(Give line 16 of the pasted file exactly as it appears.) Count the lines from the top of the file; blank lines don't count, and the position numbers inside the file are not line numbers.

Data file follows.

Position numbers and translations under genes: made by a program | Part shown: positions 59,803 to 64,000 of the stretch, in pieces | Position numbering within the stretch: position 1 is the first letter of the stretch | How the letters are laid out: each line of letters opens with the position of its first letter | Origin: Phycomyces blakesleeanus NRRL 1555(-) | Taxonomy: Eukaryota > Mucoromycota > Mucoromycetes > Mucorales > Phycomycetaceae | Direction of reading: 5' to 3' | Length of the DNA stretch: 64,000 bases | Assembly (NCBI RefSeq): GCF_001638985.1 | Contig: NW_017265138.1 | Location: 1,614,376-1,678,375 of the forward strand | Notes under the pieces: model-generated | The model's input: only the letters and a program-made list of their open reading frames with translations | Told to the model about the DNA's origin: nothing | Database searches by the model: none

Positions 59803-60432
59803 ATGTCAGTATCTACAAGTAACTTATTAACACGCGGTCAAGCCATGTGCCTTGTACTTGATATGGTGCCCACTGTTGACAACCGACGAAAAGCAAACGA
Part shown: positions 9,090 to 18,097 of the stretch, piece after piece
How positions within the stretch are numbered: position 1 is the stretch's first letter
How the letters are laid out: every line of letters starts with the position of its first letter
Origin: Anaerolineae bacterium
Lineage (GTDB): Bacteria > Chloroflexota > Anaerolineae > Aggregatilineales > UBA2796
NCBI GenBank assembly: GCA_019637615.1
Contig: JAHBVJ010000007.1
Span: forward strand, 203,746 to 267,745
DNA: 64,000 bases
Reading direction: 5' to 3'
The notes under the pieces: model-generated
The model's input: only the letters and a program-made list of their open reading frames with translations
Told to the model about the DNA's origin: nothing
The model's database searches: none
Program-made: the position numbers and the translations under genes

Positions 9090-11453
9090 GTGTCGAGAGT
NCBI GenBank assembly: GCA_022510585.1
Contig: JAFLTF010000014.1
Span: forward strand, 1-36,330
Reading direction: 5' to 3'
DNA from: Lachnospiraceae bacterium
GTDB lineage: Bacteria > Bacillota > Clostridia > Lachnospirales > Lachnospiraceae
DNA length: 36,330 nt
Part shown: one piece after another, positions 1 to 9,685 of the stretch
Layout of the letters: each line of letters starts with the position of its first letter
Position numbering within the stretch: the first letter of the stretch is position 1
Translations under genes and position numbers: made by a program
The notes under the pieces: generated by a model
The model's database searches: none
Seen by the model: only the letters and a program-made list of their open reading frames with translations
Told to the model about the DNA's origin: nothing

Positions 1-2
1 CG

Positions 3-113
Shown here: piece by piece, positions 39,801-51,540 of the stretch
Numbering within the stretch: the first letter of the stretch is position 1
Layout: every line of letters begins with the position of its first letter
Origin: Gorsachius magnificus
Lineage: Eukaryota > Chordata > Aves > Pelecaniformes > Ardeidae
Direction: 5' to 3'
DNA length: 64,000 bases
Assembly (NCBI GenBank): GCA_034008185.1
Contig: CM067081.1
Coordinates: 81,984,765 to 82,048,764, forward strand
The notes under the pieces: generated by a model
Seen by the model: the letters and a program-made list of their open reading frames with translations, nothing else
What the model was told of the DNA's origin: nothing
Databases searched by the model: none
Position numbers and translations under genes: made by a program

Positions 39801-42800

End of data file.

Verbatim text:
Told to the model about the DNA's origin: nothing